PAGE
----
To take one example, the book starts with a Supreme Court ruling that Brown vs Board of Education doesn't apply to "amped" humans. As unlikely as such a ruling might be, anyone who has taken a college intro poli-sci class might extrapolate that this means that "amps" can be segregated into separate schools. But that's apparently not dramatic enough for the story, so the author, without really any explanation, just kind of randomly decides this means that "amps" somehow have their US citizenship simply stripped away, and also for good measure do not even have basic human rights (off to the camps!) He also invents cartoonish anti-amp political groups which operate with a lack of subtlety that even a 1920s Klansman would find embarrassing, and the book's concluding message of tolerance is delivered with the pedagogical force of an after-school special.
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1 of 1 people found the following review helpful By Alan Alexander on June 30, 2014
Format: Kindle Edition
I borrowed this book as an e-book from my local library. I got busy and forgot that I had it. Then I got an email from my library telling me that the book was due back in three days. I thought I wouldn't have time to read it but I decided to take a peek, just in case I might want to borrow it again. I couldn't put it down! I finished it in a day. It's a page turner. No great revelations, just good old sci-fi fun!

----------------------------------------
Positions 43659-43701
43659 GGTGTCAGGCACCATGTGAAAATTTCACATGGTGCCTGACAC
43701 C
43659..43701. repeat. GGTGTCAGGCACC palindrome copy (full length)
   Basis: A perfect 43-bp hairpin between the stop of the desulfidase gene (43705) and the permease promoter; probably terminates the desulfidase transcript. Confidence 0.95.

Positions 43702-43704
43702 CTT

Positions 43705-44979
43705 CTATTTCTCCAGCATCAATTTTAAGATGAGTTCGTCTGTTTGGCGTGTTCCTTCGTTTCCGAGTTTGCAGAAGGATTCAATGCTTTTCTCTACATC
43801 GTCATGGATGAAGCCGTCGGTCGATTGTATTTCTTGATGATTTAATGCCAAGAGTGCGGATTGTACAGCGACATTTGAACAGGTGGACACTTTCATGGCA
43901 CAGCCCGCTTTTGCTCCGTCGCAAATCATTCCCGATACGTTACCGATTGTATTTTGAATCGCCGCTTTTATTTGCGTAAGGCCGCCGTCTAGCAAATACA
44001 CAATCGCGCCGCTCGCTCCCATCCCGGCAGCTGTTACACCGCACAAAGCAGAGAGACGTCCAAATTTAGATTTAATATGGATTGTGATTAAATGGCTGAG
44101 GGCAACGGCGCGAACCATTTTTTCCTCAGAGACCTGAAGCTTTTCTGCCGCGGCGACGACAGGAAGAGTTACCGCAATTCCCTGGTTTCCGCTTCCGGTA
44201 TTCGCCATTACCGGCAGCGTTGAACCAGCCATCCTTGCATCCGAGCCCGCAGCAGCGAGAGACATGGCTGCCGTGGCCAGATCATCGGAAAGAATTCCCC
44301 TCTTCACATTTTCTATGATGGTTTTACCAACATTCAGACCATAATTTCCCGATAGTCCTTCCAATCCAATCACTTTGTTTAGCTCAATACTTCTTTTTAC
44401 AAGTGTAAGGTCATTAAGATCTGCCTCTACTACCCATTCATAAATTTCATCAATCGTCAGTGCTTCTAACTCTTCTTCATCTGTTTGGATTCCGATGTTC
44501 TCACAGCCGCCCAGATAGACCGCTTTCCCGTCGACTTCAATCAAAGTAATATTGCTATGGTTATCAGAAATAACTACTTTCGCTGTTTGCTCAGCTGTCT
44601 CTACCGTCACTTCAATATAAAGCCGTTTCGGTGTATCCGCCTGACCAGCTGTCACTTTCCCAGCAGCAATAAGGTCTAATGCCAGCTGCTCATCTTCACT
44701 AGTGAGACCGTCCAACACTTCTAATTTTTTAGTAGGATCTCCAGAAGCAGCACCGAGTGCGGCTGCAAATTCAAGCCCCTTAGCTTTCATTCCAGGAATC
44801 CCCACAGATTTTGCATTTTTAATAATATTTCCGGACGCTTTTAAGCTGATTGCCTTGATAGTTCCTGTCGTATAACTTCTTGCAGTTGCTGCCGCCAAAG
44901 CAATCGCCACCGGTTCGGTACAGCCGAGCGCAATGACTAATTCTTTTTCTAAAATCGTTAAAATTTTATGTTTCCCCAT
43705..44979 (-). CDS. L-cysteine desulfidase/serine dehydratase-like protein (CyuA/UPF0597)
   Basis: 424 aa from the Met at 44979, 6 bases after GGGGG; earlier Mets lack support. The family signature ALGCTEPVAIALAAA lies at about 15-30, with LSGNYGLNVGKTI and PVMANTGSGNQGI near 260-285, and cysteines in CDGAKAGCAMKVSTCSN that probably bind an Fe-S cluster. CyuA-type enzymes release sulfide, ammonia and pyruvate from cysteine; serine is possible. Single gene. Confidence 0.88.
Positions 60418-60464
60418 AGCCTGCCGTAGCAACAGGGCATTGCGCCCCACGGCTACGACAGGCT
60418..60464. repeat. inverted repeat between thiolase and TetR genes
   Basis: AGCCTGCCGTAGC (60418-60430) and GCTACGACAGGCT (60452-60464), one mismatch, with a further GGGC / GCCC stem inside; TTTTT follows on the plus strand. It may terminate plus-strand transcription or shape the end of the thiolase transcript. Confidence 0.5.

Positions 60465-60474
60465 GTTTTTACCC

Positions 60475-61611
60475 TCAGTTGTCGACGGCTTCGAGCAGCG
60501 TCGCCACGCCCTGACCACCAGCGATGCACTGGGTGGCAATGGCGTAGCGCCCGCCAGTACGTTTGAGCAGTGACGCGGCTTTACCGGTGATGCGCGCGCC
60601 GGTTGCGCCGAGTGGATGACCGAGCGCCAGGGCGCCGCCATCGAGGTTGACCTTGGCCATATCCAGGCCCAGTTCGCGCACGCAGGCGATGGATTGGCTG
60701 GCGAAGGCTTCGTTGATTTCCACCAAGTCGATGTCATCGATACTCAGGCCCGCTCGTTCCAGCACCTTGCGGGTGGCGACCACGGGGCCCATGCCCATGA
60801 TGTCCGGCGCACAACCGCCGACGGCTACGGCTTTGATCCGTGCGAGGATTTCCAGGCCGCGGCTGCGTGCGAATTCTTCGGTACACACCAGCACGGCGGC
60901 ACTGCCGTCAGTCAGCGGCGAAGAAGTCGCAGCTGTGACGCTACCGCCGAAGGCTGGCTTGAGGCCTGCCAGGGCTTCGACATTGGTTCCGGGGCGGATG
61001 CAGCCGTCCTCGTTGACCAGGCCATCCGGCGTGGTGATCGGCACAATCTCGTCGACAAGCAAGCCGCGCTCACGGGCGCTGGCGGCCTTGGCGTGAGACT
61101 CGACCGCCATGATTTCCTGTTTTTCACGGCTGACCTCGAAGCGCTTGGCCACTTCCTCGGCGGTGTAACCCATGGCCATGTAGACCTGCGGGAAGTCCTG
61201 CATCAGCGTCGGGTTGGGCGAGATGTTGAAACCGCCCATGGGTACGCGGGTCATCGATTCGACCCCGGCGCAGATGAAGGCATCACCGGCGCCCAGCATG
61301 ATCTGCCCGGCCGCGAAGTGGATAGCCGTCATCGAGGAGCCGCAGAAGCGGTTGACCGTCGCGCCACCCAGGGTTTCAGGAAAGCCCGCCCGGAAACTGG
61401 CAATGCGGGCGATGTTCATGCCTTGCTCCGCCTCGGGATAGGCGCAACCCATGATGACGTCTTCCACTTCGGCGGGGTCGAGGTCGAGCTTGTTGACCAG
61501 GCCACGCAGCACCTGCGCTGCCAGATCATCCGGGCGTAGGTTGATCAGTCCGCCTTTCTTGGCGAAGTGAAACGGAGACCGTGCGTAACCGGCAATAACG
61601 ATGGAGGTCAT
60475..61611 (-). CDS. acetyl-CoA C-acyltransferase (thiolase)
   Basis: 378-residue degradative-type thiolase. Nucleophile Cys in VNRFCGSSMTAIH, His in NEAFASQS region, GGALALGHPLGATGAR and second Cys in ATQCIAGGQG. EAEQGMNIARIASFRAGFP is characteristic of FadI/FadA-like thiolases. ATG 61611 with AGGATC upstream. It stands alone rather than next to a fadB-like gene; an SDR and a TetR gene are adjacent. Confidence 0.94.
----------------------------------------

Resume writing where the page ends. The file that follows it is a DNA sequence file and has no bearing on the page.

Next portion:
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1 of 1 people found the following review helpful By Bobb Cobb on June 7, 2014
Format: Kindle Edition Verified Purchase
Quick read that keeps your attention. A little predictable towards the end, but entertaining nonetheless. Would have liked a little more Vaughn because he's so crazy.
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1 of 1 people found the following review helpful By Rob on May 28, 2014
Format: Kindle Edition
The old fears the new, and the new fears the old. What makes a story like this so incredible is its likelihood of actually happening. In some ways we're already there. Though not strictly technological in nature, an amputee is now able to run faster than nearly every other human through the use of blade prosthetics. Wilson takes this idea to its logical conclusion with terrifying results. Very similar things have happened throughout history (in regards to anything different), and it didn't work out so well for those of a different color, religion, etc. I'd like to say we've changed, but that would be naive to the extreme. We are all sinners and need a Savior.